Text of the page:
Japanese Six (6×6)
Postwar models (edit)
Aires Viceroy | Angel Six | Aram Six | Astoria Super Six | Atom Six | Balm Six | Baron | Beauty Six (1950) | Beauty Six (1953) | Calm Six | Carl Six | Centre Six | Crown | Crystar Six | Daido Six | Dorima Six | Doris Six | Ehira Six | Elbow Six | First Six | Flora Six | Fodor Six | Frank Six | Fujica Six | Super Fujica Six | Futami Six | Gotex | Grace Six | Kohken Chrome Six | Kyowa Six | Liner Six | Lyra Six | Mamiya Six | Middl Six | Mihama Six | Mine Six | Minon Six | Mizuho Six | Motoka Six | Mount Six | Muse Six | Super Naiku | Ofuna Six | Olympus Six | Olympus Chrome Six | Orion Six | Oscar Six | Pigeon Six | Planet | Please Six | Pluto Six | Poppy Six | Press Van | Proud Chrome Six | Proud Super Six | Renown Six | Ricoh Six | Ruvikon | Ruvinal | Sanon Six | Silver Six | Sisley 1 | Sisley 2 & 3 | Sister Six | Tenar Six | Toho Six | Tomic | Toyoca Six | Ugein Six | Wagen Six | Walcon 6 | Welmy Six | Wester | Windsor Six
rigid or collapsible
Dia Six | Ehira Chrome Six | Enon Six | Flora | Flashline | Fujipet | Harmony | Mikono-6 | Orion | Ponix | Rich-Ray-6 | Shumy | Weha Chrome Six
Japanese 6×6 TLR, pseudo TLR and medium format SLR ->
Japanese Semi (4.5×6) and older 6×9 ->

The Mizuho Six (ミヅホシックス) are 6×6 folders, made between 1951 and 1955 by a Japanese company that was Mizuho at the start and Neoca by the end.

General description[]

All the models of Mizuho Six have diecast bodies, and two red windows for film advance, allowing use of the 4.5×6 as well as 6×6 format. These red windows are protected by a cover sliding under a metal plate, marked 16 EX and 12 EX. There are two hinged flaps inside the exposure chamber, providing a mask for 4.5×6cm exposures, a system which is much more convenient than an easily lost insert.

The model name is engraved on the top plate. The back leather is also embossed Mizuho-Six. There is an MKS logo engraved on the folding struts, at least until the Mizuho Six V. This logo is also present in the folding bed's leather, and on the top plate of the Mizuho Six V. It has also been observed on an original box, and it probably stands for Mizuho Kōki Seisakusho.

All the models but one (the Super T) have an 80mm f/3.5 lens.

Viewfinder models[]

The original Mizuho Six (subsequently renamed the Mizuho Six I) was released by Mizuho Kōki Seisakusho in 1951. It has a flat top plate with a tubular optical finder protruding from its centre. The folding struts are made of three parts, patterned after those of the Ikonta. The lens is a Miltar Special, marked Mizuho Kōki and Miltar Special © (the latter part was sometimes in uppercase). The shutter is an MKS with speeds of B, 15–150.

The Mizuho Six II and III were released in late 1951 or early 1952 and offered jointly with the model I. They only differ in their shutters: the II has an NKS (B, 1–200), the III a Mizuho Synchro IIIM (B, 1–300).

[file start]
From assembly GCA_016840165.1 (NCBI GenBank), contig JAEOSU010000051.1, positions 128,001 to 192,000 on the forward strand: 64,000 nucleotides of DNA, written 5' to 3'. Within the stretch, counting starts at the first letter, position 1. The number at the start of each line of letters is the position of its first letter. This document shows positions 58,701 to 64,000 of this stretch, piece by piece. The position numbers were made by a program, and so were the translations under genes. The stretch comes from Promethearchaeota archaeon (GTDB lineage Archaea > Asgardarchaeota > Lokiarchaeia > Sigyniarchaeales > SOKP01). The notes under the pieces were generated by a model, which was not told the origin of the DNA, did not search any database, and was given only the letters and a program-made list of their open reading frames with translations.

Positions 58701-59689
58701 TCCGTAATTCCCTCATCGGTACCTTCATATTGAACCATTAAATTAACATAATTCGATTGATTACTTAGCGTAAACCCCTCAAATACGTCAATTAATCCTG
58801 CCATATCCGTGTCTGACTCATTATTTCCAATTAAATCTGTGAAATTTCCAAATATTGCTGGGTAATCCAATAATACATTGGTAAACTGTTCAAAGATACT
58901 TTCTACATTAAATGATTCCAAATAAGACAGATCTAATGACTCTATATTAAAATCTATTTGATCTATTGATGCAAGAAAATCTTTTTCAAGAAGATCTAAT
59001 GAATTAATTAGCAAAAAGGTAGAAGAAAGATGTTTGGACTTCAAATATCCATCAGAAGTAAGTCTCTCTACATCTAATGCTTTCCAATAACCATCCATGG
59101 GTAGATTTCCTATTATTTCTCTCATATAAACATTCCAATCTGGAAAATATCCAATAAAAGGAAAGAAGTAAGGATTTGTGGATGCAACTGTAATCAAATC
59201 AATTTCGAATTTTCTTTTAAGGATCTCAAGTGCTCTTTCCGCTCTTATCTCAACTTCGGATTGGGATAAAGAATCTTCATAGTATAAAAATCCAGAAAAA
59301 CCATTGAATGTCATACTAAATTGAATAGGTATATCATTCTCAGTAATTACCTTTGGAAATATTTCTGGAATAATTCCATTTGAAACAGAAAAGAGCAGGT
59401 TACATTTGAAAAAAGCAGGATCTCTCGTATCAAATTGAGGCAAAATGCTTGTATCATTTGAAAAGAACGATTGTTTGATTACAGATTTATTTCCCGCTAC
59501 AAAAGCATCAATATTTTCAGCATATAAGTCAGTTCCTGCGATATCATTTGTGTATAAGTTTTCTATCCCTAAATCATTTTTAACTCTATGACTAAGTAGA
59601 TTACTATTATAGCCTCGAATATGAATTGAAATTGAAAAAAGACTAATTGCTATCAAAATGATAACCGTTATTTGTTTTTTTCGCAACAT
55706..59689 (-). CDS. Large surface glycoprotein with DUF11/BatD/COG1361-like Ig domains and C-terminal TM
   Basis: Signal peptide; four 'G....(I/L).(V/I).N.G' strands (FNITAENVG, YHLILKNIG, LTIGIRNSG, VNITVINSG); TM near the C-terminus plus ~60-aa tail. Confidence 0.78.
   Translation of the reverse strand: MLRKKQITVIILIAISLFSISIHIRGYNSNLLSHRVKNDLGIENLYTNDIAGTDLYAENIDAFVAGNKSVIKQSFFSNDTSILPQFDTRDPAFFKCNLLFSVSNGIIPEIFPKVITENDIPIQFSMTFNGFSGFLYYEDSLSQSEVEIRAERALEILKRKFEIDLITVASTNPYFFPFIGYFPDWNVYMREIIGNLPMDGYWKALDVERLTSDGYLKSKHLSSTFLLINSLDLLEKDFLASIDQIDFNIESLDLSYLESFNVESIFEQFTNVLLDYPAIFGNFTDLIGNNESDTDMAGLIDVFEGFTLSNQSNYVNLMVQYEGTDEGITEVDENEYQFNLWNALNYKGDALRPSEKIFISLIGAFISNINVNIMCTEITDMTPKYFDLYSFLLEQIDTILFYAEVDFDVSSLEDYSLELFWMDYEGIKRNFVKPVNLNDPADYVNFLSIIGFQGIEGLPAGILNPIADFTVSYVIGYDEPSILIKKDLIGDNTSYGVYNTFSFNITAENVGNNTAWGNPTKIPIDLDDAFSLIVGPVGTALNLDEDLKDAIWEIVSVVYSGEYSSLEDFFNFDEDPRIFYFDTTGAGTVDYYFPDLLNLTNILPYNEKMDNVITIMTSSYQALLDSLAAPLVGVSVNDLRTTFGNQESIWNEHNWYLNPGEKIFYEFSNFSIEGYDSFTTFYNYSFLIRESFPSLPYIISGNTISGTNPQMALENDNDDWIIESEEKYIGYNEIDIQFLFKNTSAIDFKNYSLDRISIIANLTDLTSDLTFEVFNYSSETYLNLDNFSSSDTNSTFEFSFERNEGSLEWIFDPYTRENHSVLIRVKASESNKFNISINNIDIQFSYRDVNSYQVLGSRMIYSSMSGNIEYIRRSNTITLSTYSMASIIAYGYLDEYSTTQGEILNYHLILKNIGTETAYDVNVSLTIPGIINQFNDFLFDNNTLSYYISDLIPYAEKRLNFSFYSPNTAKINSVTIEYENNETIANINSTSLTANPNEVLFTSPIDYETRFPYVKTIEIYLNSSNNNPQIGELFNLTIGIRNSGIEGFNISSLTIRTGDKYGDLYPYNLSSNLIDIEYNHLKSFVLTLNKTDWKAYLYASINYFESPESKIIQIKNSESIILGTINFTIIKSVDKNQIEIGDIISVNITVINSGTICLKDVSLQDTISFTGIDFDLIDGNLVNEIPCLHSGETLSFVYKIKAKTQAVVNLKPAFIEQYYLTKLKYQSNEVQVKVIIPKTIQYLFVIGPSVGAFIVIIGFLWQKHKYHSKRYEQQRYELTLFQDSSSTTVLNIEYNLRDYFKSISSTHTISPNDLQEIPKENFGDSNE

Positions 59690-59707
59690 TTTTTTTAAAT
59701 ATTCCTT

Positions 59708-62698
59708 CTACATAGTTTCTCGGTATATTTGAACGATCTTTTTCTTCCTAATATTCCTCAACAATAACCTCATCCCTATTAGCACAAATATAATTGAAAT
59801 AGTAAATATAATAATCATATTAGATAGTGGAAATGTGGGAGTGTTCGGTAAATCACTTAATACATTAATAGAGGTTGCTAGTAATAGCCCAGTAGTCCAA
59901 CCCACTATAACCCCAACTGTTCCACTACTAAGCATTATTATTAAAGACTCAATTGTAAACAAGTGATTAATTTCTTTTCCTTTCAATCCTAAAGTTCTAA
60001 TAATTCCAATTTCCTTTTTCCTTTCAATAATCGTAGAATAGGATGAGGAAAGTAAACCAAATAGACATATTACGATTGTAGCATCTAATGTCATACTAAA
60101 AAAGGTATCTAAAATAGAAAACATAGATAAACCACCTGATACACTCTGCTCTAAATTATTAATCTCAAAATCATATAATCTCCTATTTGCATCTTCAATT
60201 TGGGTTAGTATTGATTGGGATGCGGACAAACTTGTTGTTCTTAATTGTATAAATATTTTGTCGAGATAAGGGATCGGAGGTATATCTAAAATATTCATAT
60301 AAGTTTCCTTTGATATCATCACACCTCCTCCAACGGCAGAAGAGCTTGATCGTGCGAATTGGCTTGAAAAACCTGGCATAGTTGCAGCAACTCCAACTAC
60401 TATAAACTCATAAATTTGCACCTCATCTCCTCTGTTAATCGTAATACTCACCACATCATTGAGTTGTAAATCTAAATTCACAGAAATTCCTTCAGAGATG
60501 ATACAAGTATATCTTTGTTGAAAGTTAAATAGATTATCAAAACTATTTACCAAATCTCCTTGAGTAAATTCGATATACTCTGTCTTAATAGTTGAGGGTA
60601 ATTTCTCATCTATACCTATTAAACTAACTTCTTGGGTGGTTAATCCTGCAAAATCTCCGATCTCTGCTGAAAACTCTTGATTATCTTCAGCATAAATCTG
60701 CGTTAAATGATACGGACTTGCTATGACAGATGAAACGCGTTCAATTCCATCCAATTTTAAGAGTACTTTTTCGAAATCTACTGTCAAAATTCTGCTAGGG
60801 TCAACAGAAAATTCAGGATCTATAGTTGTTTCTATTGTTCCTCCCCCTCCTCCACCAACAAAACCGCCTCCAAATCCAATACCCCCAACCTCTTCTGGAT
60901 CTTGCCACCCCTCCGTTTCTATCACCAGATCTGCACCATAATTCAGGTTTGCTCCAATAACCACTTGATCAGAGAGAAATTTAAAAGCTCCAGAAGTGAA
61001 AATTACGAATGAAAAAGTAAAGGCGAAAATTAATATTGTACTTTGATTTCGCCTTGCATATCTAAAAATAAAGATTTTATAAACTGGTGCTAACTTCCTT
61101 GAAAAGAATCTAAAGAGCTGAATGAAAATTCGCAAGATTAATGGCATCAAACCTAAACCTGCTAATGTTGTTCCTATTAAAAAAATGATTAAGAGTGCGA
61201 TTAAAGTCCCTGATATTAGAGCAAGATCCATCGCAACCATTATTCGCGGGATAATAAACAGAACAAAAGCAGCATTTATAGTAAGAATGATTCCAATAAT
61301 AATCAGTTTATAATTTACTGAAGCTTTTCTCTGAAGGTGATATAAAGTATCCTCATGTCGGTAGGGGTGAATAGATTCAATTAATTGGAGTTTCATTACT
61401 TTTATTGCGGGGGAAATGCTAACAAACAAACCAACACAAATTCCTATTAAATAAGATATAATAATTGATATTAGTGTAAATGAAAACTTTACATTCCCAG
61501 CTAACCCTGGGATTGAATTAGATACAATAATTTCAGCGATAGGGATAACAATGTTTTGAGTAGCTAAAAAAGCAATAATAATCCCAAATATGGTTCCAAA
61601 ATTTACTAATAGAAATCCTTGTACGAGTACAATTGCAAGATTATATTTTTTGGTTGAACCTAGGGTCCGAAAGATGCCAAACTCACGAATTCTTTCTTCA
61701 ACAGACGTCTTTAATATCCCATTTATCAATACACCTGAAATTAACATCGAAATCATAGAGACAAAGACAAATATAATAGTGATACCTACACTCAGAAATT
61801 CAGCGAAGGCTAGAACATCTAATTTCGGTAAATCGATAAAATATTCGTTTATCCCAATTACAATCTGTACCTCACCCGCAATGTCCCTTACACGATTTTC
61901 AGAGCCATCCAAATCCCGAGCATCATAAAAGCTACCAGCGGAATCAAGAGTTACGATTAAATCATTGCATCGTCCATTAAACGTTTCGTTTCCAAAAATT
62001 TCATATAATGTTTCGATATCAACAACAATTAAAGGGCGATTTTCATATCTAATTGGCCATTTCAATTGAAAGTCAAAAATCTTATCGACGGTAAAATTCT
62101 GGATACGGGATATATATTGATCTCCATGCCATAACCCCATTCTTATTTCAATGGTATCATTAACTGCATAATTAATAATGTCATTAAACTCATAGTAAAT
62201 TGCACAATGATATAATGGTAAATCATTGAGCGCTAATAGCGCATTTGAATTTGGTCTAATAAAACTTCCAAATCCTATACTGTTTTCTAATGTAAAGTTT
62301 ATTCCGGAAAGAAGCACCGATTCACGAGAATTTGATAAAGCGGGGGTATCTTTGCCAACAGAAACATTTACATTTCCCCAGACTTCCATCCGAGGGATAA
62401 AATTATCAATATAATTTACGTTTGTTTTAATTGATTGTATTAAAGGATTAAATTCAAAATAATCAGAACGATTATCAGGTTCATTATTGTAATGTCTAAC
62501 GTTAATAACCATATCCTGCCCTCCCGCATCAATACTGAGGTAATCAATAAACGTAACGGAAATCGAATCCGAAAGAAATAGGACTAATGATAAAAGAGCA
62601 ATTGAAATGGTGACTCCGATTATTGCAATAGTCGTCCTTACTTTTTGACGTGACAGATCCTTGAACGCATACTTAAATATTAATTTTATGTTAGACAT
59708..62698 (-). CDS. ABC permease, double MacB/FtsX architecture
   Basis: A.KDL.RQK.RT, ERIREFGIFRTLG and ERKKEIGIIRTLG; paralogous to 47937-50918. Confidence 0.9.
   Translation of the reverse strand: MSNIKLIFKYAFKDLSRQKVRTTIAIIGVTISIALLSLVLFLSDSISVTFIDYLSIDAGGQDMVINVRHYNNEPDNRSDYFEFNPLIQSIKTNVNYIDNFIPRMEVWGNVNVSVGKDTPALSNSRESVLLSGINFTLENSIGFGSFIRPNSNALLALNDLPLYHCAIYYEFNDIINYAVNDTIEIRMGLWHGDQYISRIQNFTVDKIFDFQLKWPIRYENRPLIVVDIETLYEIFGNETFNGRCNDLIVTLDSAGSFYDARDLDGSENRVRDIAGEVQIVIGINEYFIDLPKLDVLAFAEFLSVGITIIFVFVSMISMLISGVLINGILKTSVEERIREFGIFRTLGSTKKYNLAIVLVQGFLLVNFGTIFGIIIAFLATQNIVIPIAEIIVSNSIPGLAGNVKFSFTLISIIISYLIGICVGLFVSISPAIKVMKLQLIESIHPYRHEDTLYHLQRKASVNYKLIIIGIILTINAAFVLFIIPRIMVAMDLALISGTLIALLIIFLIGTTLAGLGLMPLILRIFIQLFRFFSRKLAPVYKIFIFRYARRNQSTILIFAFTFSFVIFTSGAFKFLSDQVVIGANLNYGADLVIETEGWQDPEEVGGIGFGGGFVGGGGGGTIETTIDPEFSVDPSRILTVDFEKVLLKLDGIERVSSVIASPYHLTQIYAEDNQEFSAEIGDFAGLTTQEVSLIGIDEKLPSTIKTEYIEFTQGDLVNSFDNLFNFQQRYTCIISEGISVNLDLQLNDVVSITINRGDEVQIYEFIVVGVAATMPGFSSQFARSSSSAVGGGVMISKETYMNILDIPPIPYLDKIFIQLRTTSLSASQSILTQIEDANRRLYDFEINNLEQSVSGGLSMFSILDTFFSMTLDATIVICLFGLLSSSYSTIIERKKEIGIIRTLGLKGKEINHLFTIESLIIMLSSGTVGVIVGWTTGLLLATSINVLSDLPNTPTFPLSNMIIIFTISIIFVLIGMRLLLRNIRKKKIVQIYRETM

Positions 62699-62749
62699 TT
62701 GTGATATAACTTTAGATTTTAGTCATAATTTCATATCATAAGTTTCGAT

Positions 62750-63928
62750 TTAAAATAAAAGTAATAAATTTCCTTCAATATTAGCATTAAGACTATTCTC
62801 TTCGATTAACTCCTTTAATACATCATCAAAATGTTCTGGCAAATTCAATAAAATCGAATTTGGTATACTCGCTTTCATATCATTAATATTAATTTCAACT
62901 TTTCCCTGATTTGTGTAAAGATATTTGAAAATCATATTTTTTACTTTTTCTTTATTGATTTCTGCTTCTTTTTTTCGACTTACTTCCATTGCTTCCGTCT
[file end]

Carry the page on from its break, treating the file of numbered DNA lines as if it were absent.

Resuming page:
The Mizuho Six IIB and IIIB were released by Mizuho Camera Kōgyō in summer 1952. The IIB has simpler two-part folding struts, a film reminder inside the advance knob and a different accessory shoe. It was advertised in Asahi Camera July 1952 with a three-leaf MKS IIM shutter (B, 1–200) and a Miltar lens.[1] However at least one example, pictured below, is known with a Rubinon Anastigmat lens and an MKS shutter to 1/300, marked MIZUHO–SYNCHRONISED at the bottom, with a self-timer and an ASA synch post.

The IIIB has a more elegant top design, with the viewfinder integrated in a top housing, and has the original three-part struts. In the same July 1952 advertisement, it is listed with a five-leaf MKS IIIM shutter (B, 1–300) and a Miltar lens.[1] However it as been observed with a Rubinon Anastigmat lens.[2] The shutter rim is marked MKS-SYNCHRONISED-M-III and there is a self-timer and an ASA bayonet synchro connector.

Rangefinder models[]

The Mizuho Six V, released in 1952, had a non-coupled rangefinder. It came with either a Miltar Special or a Rubinon Anastigmat C lens, and any of four shutters: MKS (top speed 200), Nissei-Rapid (500), MKS-MIII (300) and Mizuho MKS (200). The lenses were offered as alternatives without any particular explanation; some advertisements similarly mentioned shutters as alternatives at the same price, others offered a choice of shutters at different prices. It has been observed with an NKS B, 1–200 synchronized shutter and with another shutter with 200–1, B speeds, marked MIZUHO-SYNCHRONIZED with the MKS logo.

Some advertisements for the Mizuho Six V mentioned the Mizuho Six VI as soon to be available. It is described as having a coupled rangefinder and as unit-focussing (the entire lens assembly, and not merely the front element, moves for focussing). It is not clear that the VI was ever released.

In 1954, the Mizuho Six Super was released by the freshly renamed Neoca, delivering on the promises for the VI. (Perhaps the VI was simply renamed.) It had a Rectus shutter (B, 1–200).

In 1955 the Mizuho Six Super N and Super T were released. The Super N was less expensive, with a Neokor lens (described as of Triotar design). The Super T had either a Copal or a New Rectus (新レクタス) shutter (each B, 1–300), and a Tōkyō Kōgaku Toko 75mm f/3.5 lens.


  1. 1.0 1.1 Advertisement reproduced in Kokusan kamera no rekishi, p.191.
  2. Example pictured here at Japan Family Camera.

Source / further reading[]

  • Asahi Camera (アサヒカメラ) editorial staff. Shōwa 10–40nen kōkoku ni miru kokusan kamera no rekishi (昭和10–40年広告にみる国産カメラの歴史, Japanese camera history as seen in advertisements, 1935–1965). Tokyo: Asahi Shinbunsha, 1994. ISBN 4-02-330312-7. Items 893–9.
  • Hagiya Takeshi (萩谷剛). "Hito wo meguru: Mizuho Shikkusu Neoka 35 kara Minokkusu saizu ichigan-refu made Sugaya Sadauji" (人を巡る:ミズホシックス・ネオカ35からミノックスサイズ一眼レフまで菅谷貞氏, Following a man: Sugaya Sadauji, from the Mizuho Six and Neoca 35 to a Minox-size SLR). Shashin Kōgyō July 2002.


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